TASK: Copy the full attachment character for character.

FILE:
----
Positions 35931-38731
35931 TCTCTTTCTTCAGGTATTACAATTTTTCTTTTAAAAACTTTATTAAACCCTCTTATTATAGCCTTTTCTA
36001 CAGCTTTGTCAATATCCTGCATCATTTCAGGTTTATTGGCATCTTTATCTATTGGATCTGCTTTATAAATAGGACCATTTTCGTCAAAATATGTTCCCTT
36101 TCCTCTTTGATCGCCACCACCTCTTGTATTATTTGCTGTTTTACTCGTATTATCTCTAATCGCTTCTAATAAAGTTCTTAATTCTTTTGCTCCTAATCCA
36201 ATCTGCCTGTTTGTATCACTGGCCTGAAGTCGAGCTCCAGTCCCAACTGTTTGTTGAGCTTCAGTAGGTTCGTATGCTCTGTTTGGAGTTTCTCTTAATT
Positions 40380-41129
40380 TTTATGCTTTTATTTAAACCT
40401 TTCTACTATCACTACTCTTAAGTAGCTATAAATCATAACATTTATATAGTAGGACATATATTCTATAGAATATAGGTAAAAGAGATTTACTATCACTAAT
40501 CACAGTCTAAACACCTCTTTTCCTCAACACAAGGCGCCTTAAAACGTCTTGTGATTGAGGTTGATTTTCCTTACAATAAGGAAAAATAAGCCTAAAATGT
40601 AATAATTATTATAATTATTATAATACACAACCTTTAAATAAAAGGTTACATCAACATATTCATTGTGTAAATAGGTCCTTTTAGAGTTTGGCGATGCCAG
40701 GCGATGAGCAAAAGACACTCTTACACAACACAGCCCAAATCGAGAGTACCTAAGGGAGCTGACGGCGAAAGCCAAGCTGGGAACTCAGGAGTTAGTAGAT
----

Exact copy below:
Positions 35931-38731
35931 TCTCTTTCTTCAGGTATTACAATTTTTCTTTTAAAAACTTTATTAAACCCTCTTATTATAGCCTTTTCTA
36001 CAGCTTTGTCAATATCCTGCATCATTTCAGGTTTATTGGCATCTTTATCTATTGGATCTGCTTTATAAATAGGACCATTTTCGTCAAAATATGTTCCCTT
36101 TCCTCTTTGATCGCCACCACCTCTTGTATTATTTGCTGTTTTACTCGTATTATCTCTAATCGCTTCTAATAAAGTTCTTAATTCTTTTGCTCCTAATCCA
36201 ATCTGCCTGTTTGTATCACTGGCCTGAAGTCGAGCTCCAGTCCCAACTGTTTGTTGAGCTTCAGTAGGTTCGTATGCTCTGTTTGGAGTTTCTCTTAATT
Positions 40380-41129
40380 TTTATGCTTTTATTTAAACCT
40401 TTCTACTATCACTACTCTTAAGTAGCTATAAATCATAACATTTATATAGTAGGACATATATTCTATAGAATATAGGTAAAAGAGATTTACTATCACTAAT
40501 CACAGTCTAAACACCTCTTTTCCTCAACACAAGGCGCCTTAAAACGTCTTGTGATTGAGGTTGATTTTCCTTACAATAAGGAAAAATAAGCCTAAAATGT
40601 AATAATTATTATAATTATTATAATACACAACCTTTAAATAAAAGGTTACATCAACATATTCATTGTGTAAATAGGTCCTTTTAGAGTTTGGCGATGCCAG
40701 GCGATGAGCAAAAGACACTCTTACACAACACAGCCCAAATCGAGAGTACCTAAGGGAGCTGACGGCGAAAGCCAAGCTGGGAACTCAGGAGTTAGTAGAT